Thursday, 1 January 2015

Last, but not least

Full title: David Foster Wallace, The Last Interview and Other Conversations
Author: The Last Interview Series
Genre: Interviews
Attributes: 128 pages, paperback
Publisher: Melville House (2012)
Between 0 and 1Zero (i.e. borrowed from local library)

David Foster Wallace was, like many citizens of his generation as well as like many of ours, the child of a society run by media and decorated by pop culture. You cannot overlook that. If you do, he's right up to tell you without the slightest sign of shyness, that his postmodernity was everything you would expect from a twentieth-century American with academic credentials under his belt and a storytelling distinction to boot.

"If there's something that's distinctive about our generation," he said in what appears as the last-but-one interview in the volume,
"it's that we've been steeped in media and marketing since the time we were very, very small. And it's kind of a grand experiment because no other generation in the history of the world has been that mediated. What implications that has, I don't know, but I know it affects what seems urgent and worth writing about and what kind of feels real in my head when I'm working on it."

With this, a point is made about, perhaps, the long-standing battle of genres, where the task is to promote your favorite, while utterly deprecating all the others, especially the ones found guilty of being in vogue. What's worth writing about and what deserves to end in the trash can? This is the most acute question of this battle of genres, one easy to spot among the many questions we have to ask of everything surrounding our cultural awareness. But Wallace didn't seem to have that reductionist approach. He took writing to be a ceaseless occupation, a perpetuum móbile of sorts, in which the mechanisms at work depend on inspiration as well as routine, and where the writer's jobs (i.e. the job of this quasi-professional worker whose world must answer the prerogatives of productivity) is that of someone who juggles between extremes (what Jung would have called, I believe, Syzygia):
"What often happens is that when work goes well all my routines and disciplines go out the window simply because I don't need them, and then when it starts not going well I flounder around trying to reconstruct disciplines I can enforce and habits I can stick to."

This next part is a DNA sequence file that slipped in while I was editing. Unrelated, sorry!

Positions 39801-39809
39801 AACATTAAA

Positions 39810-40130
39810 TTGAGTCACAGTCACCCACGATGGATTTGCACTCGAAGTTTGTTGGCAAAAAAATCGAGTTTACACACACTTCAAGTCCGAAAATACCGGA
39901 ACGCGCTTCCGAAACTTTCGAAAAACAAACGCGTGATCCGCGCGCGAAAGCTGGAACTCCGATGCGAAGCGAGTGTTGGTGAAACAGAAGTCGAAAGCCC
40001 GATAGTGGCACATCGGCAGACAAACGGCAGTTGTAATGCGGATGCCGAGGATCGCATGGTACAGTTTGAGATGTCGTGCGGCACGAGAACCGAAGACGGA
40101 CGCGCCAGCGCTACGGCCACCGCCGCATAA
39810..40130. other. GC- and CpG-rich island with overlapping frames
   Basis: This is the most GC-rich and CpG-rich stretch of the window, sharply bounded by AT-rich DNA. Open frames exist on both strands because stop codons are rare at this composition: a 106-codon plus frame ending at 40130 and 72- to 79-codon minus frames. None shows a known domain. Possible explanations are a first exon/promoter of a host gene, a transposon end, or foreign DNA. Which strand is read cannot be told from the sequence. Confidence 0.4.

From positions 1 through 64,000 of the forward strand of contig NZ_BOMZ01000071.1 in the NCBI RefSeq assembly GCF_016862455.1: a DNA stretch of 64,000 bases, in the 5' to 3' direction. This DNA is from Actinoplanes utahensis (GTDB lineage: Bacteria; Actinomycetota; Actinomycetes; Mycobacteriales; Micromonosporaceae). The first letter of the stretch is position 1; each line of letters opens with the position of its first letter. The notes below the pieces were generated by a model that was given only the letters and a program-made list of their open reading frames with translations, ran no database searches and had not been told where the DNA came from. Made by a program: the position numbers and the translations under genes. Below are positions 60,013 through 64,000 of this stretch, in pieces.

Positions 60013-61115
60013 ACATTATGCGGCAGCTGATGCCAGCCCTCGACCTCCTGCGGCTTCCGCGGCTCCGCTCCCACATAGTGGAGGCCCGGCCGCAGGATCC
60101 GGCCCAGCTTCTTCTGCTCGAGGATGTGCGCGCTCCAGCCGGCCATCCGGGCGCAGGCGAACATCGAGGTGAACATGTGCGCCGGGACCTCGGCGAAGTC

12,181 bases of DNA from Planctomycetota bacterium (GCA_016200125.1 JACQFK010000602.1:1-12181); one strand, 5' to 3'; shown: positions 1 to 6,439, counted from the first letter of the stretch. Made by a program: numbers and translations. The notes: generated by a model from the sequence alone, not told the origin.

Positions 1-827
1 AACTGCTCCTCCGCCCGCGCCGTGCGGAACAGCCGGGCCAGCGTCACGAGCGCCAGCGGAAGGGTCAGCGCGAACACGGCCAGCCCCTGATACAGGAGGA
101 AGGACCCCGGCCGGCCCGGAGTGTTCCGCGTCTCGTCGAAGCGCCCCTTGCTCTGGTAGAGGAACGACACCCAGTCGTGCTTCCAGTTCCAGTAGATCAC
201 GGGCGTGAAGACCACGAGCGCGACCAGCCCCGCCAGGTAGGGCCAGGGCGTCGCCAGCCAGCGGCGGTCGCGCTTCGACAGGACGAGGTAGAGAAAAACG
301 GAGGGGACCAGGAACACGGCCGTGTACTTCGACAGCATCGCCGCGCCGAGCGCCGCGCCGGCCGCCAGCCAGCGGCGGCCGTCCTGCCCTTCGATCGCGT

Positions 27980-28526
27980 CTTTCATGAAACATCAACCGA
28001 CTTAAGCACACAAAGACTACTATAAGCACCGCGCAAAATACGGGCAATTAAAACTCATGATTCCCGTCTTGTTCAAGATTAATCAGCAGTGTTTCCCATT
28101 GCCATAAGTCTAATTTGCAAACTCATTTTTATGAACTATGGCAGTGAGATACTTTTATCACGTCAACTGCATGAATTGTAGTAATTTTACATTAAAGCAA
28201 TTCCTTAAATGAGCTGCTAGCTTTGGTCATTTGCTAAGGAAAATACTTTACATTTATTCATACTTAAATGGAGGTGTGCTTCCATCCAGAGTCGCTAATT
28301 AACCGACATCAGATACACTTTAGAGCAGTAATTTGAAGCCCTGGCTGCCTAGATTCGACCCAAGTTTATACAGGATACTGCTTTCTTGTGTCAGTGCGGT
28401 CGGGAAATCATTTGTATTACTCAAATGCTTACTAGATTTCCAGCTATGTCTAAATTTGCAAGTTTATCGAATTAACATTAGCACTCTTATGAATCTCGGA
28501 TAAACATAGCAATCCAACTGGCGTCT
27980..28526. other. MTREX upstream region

One might be ill at ease to see, in the above, a clear distinction between being a writer and being a postmodern citizen. The two seem so intermingled, so not unlike each other, it would be a real relief to find a way of reading them as one and the same thing.

David Foster Wallace. Source: YouTube
To Wallace, as is apparent in these interviews, the problem enunciated above came in the shape of a challenge: how to renounce something you're so deeply part of, and how to, at the same time, be honest enough to admit of its merits?

"I don't have a TV anymore, but when I'm [...] on the road I watch TV in hotels and I'm appalled by how good the commercials have gotten. They're fascinating, they're funny, they're hip, they've got trunk lines into my high-school level anxieties and desires in a way the commercials I grew up with never did."

That's, indeed, the challenge: to read the culture of marketing persuasion using the language of literature. What could be more postmodern than this?
And with these apparent foibles scattered generously throughout the interviews, the image one gains of David Foster Wallace is that of a human being who was capable of reaching out where few others could cope, while at other times sinking into the most mundane of the mundane orders. To offer an example, here's him talking about being an addict, and the peculiar addiction to chewing tobacco:
"I have tried probably ten serious times to quit chewing tobacco in the last decade [this is an interview conducted in 2003, my note]. I've never even made it a year. Besides all the well-documented psychic fallout, the hardest thing about quitting for me is that it makes me stupid. Really stupid. As in walking into rooms and forgetting why I'm there, drifting off in the middle of sentences, feeling coolness on my chin and discovering I've been drooling. Without chew, I have the attention span of a toddler. I giggle and sob inappropriately. And everything seems very, very far away."
When one reads something bearing such honesty badge one finds, perhaps, an easier way toward understanding David Foster Wallace's death: the suicide of someone whose mental complexity could only be managed in terms of quits and relapses. Not that he didn't try. But the resistance was too astute. The jest was too infinite. Too tempting, perhaps.